Which is the right result? Does client confidentiality live forever? What if the client is an entity rather than an individual? Should there be some point in time — 50 or 100 years — when this right to confidentiality expires? Who will enforce the privilege once all the participants are dead? These questions have important implications for attorneys, law firms, and corporate entities. But they are also questions of importance to librarians whose libraries might be given papers that were protected by the attorney-client privilege, represented work product, or were the subject of an attorney’s ethical obligation to protect the confidentiality of client matters.
This short essay raises these questions and considers the legal, policy, and practical issues involved. Several approaches are outlined and briefly evaluated.
A global Nielsen survey reports the cool yet frightening revelation that people trust opinions they find on the internet more than those from newspapers, TV, radio and magazines. The only category that trumps online rumblings is “recommendations from people known.”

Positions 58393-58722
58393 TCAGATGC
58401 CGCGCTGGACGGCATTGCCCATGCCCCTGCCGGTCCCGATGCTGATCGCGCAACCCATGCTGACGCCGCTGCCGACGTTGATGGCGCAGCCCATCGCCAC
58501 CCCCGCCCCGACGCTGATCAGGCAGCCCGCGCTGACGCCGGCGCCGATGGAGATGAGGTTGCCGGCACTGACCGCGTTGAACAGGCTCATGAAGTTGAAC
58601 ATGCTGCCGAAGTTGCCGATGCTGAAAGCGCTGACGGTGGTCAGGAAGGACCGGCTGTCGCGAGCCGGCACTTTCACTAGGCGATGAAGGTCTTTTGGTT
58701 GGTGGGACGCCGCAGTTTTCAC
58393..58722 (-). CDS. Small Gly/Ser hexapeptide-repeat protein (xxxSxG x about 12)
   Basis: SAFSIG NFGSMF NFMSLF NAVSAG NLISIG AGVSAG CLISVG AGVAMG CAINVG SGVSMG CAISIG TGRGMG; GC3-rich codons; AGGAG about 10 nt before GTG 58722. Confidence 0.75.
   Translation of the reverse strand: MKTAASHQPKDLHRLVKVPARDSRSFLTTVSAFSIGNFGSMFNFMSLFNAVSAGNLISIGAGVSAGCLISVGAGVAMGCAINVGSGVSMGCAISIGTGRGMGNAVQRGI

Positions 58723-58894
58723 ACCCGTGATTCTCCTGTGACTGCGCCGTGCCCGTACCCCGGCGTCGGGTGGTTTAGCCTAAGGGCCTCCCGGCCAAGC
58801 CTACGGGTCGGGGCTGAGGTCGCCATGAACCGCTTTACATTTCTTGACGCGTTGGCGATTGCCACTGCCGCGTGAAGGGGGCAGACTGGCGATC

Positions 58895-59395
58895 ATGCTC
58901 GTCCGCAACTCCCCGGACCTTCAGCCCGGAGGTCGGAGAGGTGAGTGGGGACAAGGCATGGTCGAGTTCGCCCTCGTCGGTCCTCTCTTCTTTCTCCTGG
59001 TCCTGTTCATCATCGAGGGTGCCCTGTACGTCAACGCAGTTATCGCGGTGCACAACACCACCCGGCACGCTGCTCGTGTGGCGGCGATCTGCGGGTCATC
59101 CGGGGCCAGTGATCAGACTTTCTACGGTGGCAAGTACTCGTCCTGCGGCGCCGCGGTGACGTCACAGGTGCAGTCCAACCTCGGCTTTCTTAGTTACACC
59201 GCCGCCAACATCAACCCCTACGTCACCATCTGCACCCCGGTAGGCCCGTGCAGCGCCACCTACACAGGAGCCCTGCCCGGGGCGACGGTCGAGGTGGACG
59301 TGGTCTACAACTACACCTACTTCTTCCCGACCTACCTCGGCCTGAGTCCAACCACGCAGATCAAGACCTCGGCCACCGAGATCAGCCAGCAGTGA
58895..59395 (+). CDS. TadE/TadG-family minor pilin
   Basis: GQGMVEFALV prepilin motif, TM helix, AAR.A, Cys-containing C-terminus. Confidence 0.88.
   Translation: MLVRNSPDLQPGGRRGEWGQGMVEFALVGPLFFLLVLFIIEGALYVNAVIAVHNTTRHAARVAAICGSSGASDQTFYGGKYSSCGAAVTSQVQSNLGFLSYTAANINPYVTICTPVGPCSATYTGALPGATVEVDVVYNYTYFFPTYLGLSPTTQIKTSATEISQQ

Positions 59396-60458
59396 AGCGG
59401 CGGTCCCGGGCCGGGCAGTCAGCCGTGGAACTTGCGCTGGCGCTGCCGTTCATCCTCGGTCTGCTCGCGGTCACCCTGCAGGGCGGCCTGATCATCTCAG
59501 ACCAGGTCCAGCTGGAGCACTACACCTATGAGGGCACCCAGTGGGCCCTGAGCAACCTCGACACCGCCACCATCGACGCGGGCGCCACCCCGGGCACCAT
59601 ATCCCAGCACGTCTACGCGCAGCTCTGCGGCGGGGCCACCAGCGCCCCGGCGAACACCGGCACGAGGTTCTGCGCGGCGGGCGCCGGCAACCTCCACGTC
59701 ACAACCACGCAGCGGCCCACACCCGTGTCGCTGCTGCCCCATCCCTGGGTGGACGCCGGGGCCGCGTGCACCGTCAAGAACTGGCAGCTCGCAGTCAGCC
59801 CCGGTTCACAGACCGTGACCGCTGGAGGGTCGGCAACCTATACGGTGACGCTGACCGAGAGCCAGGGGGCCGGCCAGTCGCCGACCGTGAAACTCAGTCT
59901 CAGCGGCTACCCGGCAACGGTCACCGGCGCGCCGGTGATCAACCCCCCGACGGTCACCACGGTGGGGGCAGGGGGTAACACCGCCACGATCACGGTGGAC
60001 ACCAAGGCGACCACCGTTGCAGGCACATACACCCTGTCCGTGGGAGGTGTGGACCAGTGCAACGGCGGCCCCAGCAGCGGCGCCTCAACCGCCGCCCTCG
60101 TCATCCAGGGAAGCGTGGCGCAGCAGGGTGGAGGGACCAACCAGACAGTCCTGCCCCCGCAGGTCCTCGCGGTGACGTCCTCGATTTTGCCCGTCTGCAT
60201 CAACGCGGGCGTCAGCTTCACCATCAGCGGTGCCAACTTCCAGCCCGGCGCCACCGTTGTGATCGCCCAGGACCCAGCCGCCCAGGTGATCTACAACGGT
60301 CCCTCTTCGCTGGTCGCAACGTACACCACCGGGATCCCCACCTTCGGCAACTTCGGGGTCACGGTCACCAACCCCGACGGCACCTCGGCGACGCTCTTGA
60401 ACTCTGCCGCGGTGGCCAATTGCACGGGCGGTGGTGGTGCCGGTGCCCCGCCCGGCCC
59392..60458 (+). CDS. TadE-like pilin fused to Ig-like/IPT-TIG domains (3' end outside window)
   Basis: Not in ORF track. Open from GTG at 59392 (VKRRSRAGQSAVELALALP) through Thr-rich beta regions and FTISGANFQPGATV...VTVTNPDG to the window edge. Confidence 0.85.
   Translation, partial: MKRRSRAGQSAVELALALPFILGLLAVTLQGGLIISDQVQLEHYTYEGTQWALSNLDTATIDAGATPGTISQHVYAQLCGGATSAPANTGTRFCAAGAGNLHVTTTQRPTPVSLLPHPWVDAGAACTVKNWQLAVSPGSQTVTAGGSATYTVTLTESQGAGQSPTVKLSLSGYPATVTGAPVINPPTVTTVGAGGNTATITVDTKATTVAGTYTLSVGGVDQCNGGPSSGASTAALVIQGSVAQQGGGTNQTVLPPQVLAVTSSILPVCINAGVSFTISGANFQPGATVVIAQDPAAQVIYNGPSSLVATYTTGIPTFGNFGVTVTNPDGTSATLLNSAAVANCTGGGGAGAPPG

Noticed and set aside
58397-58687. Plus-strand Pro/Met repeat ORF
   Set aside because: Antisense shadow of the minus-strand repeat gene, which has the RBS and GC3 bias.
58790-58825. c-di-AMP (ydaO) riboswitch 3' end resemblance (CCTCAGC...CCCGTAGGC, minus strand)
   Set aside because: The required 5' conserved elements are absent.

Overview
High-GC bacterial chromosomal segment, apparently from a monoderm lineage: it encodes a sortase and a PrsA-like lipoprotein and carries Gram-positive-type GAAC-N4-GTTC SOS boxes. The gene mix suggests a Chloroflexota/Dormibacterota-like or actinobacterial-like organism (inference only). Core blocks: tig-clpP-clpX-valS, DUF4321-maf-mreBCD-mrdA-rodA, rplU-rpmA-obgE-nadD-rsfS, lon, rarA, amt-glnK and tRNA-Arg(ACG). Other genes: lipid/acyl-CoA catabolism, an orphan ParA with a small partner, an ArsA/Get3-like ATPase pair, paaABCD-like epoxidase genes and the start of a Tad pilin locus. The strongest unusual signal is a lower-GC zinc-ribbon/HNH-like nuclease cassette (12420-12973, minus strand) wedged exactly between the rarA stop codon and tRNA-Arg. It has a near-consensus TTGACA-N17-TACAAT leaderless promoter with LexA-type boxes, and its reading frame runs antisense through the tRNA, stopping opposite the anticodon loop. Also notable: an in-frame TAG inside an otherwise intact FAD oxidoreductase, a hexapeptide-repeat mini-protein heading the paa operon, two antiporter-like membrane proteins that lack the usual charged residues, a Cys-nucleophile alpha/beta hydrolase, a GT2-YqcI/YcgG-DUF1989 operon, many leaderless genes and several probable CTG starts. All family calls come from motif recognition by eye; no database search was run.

So what does this mean? The implication for consumer sales is obvious, but is this finding applicable to legal professionals? Yes, I think so.
The things that people are saying about you and your clients on the web could have a big impact on your public image and theirs. That’s why it’s very important to monitor what’s being said. See my earlier posts for tips on setting up alerts to notify you when you or your clients are discussed via Twitter, Web pages, and blogs.
Here’s the full breakdown of the Nielsen survey as it appears in AdWeek
Jason Eiseman has compiled a great list of tips for networking at conferences. Although his list specifically mentions the CALI and AALL conferences, his suggestions certainly apply much more broadly.
Here’s the basic list – see Jason’s full post for annotations.
1. Be yourself
2. You have something very important to say
3. Have an elevator pitch
4. You are not a “dream maker.”
5. You’re probably not that funny
6. Don’t pretend you remember me
7. Don’t be offended but I may walk away from you